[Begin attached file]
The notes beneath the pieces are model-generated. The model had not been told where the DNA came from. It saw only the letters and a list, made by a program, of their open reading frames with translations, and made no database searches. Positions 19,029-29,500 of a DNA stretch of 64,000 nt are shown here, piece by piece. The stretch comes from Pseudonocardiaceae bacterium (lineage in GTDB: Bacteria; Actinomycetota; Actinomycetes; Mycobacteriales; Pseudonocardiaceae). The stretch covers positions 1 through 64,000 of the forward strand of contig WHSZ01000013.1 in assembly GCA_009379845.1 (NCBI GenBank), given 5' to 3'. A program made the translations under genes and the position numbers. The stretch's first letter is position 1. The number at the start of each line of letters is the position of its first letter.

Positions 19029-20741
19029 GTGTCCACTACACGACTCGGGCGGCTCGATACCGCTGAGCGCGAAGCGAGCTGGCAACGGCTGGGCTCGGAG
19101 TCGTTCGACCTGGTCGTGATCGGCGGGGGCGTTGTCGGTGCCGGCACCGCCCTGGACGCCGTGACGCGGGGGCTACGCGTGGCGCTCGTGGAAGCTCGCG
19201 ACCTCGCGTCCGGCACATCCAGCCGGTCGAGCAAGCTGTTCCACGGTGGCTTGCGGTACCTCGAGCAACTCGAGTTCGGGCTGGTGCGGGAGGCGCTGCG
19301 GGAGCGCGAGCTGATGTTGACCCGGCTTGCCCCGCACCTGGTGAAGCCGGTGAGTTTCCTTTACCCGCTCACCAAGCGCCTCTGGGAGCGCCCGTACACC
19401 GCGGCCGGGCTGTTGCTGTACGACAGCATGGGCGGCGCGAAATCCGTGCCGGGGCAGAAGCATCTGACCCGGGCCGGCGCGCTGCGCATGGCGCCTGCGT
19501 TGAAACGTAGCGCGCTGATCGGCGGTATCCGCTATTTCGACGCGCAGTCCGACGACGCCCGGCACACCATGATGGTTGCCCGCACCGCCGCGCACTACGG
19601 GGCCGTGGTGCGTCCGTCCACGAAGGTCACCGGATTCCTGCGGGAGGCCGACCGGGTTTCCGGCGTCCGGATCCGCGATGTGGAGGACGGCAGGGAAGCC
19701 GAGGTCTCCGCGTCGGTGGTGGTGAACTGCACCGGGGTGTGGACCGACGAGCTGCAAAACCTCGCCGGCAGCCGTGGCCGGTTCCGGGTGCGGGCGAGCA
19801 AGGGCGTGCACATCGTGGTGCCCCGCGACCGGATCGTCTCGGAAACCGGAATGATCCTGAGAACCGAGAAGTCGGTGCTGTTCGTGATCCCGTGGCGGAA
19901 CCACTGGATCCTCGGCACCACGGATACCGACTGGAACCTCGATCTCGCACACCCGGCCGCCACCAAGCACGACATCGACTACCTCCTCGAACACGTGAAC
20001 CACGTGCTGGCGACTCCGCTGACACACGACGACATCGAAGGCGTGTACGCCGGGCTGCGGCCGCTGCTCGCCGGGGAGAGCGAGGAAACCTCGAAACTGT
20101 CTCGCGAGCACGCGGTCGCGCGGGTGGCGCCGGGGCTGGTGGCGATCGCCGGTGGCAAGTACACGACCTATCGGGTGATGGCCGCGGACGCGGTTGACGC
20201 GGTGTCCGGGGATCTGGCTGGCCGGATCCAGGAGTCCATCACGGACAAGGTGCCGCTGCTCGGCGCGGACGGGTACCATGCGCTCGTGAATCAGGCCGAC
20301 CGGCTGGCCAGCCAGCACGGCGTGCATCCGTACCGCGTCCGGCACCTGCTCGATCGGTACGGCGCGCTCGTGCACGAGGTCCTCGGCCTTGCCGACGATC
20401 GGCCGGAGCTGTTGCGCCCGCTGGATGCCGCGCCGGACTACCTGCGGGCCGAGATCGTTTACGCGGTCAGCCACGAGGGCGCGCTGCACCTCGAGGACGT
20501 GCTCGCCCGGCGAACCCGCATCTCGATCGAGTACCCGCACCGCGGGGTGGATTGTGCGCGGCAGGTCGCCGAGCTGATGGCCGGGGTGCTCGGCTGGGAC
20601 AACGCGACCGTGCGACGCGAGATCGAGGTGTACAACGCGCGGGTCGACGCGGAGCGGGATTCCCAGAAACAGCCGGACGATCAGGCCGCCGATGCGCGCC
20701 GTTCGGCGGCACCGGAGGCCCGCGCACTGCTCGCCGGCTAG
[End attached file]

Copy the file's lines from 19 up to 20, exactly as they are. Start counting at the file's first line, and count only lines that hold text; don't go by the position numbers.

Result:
20601 AACGCGACCGTGCGACGCGAGATCGAGGTGTACAACGCGCGGGTCGACGCGGAGCGGGATTCCCAGAAACAGCCGGACGATCAGGCCGCCGATGCGCGCC
20701 GTTCGGCGGCACCGGAGGCCCGCGCACTGCTCGCCGGCTAG